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A $5 billion Silicon Valley VC is getting back into biotech and looking to back 'iconic entrepreneurs'

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greg yapCourtesy Menlo Ventures

Menlo Ventures, a Silicon Valley venture firm, just hired a partner to lead its investments in biotech and life sciences. 

The firm, which has $5 billion under management, hired Greg Yap, a life science veteran who has spent 20 years in the industry. 

Yap will help Menlo find companies to invest in that are "at the intersection of biology and computer science," Yap told Business Insider. 

As part of its push back into biotech, the firm will be devoting 15% of its latest $450 million fund to companies in that space. 

Founded in 1976, Menlo has in the past invested in life sciences companies including Gilead Sciences — a biotech that now has a $107 billion market cap — but has over the past few decades focused its investments into tech companies, including Uber, Betterment, and Warby Parker. 

Menlo partner Mark Siegel told Business Insider that the firm originally got out of biotech investing in the 90s because the timeline of bringing a drug from discovery to approval was too long for returns, especially compared to the growing IT industry. Siegel said that's not the case now, especially in the main areas Menlo will be investing in.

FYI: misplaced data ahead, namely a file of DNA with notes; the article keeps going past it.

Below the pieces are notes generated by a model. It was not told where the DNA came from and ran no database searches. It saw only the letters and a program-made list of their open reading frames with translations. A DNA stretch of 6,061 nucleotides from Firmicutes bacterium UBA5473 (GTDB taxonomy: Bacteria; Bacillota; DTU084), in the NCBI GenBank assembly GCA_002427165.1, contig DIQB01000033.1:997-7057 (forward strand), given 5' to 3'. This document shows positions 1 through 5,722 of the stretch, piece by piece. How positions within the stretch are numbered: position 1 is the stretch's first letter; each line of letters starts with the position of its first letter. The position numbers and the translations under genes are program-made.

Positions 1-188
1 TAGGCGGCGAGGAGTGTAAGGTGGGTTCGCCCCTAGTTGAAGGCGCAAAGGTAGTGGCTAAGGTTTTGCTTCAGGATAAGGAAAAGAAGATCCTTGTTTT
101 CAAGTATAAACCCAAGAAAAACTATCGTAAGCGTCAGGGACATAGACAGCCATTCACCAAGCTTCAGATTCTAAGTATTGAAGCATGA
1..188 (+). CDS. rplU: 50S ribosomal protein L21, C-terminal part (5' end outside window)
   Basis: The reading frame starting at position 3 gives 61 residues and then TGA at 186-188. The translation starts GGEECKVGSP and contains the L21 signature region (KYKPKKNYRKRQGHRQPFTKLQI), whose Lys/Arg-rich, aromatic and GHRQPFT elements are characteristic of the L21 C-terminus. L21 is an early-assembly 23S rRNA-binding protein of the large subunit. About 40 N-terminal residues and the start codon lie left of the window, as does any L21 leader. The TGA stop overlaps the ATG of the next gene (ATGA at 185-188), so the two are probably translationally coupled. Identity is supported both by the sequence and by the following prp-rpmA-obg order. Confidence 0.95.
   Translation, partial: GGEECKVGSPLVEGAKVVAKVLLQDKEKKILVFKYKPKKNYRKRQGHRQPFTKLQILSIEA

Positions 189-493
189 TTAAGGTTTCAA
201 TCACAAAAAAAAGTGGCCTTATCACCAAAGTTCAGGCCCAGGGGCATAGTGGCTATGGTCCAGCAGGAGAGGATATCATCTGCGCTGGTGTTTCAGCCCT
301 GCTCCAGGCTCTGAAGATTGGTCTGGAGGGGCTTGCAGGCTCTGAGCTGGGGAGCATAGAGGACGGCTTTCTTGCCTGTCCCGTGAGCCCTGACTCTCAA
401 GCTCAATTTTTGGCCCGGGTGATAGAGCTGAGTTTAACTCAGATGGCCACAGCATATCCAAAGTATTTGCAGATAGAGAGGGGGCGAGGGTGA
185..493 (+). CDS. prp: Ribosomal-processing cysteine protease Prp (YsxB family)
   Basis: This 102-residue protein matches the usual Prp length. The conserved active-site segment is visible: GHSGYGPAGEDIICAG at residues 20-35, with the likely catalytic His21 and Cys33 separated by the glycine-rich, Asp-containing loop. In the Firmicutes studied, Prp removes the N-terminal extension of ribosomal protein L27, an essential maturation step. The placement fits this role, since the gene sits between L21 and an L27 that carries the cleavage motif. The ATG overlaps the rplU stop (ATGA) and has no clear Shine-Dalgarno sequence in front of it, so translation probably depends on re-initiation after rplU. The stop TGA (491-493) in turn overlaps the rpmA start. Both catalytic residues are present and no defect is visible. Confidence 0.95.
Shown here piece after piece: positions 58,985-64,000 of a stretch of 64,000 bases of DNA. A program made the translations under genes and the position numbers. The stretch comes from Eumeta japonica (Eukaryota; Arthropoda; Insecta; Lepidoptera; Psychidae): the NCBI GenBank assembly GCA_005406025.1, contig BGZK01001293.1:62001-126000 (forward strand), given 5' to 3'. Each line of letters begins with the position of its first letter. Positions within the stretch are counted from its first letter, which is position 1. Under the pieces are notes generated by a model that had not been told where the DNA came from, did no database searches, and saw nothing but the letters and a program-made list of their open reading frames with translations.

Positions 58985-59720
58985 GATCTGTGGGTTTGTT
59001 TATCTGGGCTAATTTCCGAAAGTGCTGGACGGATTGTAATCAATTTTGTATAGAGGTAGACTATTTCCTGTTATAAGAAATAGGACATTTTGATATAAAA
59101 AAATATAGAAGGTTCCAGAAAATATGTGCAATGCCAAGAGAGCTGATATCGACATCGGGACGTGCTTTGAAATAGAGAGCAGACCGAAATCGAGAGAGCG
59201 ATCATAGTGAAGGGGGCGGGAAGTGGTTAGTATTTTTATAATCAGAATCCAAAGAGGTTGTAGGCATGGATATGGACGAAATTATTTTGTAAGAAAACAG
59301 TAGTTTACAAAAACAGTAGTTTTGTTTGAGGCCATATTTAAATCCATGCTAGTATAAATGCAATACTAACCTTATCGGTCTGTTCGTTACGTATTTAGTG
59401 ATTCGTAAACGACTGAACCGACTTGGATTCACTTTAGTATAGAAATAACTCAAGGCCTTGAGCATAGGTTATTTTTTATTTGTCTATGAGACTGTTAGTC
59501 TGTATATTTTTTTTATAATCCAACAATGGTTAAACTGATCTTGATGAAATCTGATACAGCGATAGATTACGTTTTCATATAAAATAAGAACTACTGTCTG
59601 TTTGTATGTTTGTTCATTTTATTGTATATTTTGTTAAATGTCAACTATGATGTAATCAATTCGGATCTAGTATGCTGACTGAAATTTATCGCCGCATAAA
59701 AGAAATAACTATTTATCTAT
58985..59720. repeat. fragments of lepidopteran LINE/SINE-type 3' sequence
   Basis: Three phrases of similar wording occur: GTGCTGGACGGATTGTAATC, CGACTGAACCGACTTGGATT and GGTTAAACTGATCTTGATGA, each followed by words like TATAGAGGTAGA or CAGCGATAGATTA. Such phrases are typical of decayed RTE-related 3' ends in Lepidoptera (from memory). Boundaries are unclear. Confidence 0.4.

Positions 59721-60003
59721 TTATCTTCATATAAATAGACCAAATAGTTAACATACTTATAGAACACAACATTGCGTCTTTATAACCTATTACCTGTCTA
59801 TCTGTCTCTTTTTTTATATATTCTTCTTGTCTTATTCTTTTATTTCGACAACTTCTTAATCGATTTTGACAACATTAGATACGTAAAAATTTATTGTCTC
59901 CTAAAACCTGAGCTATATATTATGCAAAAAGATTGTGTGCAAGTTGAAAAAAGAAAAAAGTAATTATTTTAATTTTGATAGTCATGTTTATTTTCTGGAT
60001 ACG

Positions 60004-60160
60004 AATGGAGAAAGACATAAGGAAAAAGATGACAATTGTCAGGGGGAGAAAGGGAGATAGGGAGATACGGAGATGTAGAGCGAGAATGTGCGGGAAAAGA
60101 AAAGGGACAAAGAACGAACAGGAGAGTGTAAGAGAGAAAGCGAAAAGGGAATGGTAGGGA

Specifically, the plan will be to invest in companies that are in diagnostics, genomics, digital health, synthetic biology, and have a data-driven platforms for drug discovery. So far, Menlo has invested in Synthego, Cofactor Genomics, Clear Labs, Recursion Pharmaceuticals, and 3T Biosciences, a startup also reportedly backed by Peter Thiel and Sean Parker. 

Yap spent his career working at companies such as Illumina Ventures, Roche, and Affymetrix. Joining the Menlo team, he'll be bringing along his experience working as both an entrepreneur and in the day-to-day operations of the companies navigating regulatory processes and other things traditional technology companies might not encounter.

Yap said he's looking to invest in "iconic entrepreneurs," though they don't necessarily have to be based in Silicon Valley. 

Original author: Lydia Ramsey
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Guest Monday, 23 October 2017